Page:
850 voters in NYC are officially 164 years old

By Carl Campanile
October 22, 2014 | 1:54am

Elections workers check a machine during a tally in last year's election.Photo: Chad Rachman

A single Bronx voter listed in official records as being 164 years old led Board of Elections officials to review their files — where they turned up another 849 New Yorkers who were supposedly alive when Abe Lincoln was president.

The stunning discovery came after The Post reported last week that the birth date of Luz Pabellon, a spry 73-year-old who has been living and voting in The Bronx since the 1970s, was recorded as Jan. 1, 1850.

This week, a search of the records in all five boroughs found 849 more voters with the same wacky birth date.

Board officials chalked up the implausible age snafu to previous practices that allowed residents not to provide their exact birthdays when registering to vote.

Some of the new voters — mostly women — simply wrote that they were “21+” — above the legal voting age.

There was a reason to be vague. Voter registration records are open to the public, so anyone with the inclination can discover the real age of anyone in the files.

“It’s a leftover vestige from a bygone era,” explained Board of Elections executive director Mike Ryan.

“They were all listed as age 164. This was no accident. It’s a little quirk in the system. It’s not widespread,” he added, noting there are more than 4 million registered voters.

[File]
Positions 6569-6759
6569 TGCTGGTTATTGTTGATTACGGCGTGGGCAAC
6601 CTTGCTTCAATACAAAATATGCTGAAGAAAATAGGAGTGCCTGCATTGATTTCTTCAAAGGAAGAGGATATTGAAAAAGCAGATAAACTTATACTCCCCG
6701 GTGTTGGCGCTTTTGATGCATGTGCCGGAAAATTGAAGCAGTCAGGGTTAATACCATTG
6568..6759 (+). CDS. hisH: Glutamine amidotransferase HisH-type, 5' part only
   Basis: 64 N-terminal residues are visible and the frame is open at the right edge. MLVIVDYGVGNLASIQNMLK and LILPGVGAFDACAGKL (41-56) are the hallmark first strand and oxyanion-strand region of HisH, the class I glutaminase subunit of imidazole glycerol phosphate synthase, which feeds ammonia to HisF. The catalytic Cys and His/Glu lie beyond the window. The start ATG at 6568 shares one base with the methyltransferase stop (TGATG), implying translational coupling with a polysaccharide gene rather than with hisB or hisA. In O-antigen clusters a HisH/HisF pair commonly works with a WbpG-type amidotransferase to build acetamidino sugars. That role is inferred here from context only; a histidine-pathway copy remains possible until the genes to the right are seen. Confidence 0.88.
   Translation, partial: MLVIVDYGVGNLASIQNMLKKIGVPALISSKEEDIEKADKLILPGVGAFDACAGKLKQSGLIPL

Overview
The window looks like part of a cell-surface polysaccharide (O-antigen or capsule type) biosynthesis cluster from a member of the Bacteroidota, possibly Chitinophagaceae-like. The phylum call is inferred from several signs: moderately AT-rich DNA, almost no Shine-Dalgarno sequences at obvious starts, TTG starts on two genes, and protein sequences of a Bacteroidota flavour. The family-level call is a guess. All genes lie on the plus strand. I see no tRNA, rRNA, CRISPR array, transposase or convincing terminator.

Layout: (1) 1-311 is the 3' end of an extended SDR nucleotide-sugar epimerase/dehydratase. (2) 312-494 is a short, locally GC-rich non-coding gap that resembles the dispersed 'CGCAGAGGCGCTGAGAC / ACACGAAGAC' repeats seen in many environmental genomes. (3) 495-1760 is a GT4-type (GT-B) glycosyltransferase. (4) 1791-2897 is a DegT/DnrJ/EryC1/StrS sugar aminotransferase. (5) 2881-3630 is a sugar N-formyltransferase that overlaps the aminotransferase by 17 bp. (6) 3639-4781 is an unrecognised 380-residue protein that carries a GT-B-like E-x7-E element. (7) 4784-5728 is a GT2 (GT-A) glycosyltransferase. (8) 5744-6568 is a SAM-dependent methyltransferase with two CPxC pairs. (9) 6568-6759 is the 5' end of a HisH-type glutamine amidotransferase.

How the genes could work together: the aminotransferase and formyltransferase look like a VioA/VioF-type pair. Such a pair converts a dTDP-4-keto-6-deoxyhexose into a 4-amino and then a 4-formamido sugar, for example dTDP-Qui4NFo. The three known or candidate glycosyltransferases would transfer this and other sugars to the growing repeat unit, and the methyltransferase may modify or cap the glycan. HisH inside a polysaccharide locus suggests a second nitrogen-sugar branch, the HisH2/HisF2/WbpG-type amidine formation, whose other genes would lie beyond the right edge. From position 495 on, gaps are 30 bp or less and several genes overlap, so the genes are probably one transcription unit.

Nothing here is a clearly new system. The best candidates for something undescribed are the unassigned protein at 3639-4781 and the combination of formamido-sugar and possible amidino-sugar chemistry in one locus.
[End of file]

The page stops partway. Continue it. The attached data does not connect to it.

The board switched to computerized databases in 1999 and 2006.

To comply with state rules, election officials were required to write in a specific date of birth for all voters — or remove them from the rolls.
Officials twice sent out notices imploring the 164-year-olds to provide their real birth dates.

Most ignored the requests.

Since they registered under the old system, the board grandfathered them in and listed 01/01/1850 as their DOBs in the electronic voting rolls.

And that’s where things still stand as of today.

Residents who registered after 2006 are required to provide their true birth dates. The board, under state law, must remove voters from the rolls who fail to do so. A voter without a date of birth who shows up on Election Day won’t be in the register, and will be declared ineligible to vote. They can fill out an affidavit ballot, but it won’t count.

But the old-timers are not affected.

During a meeting Tuesday, Board of Elections commissioners and Ryan discussed ways to fix the age-old problem. They discussed sending out another letter pleading for the real dates of birth or even having staffers try to contact the 850 by telephone.

To prevent fraud, officials would still need a written statement from voters certifying their age, even if they divulge it over the phone.

Ryan said the matter will be revisited after the Nov. 4 election.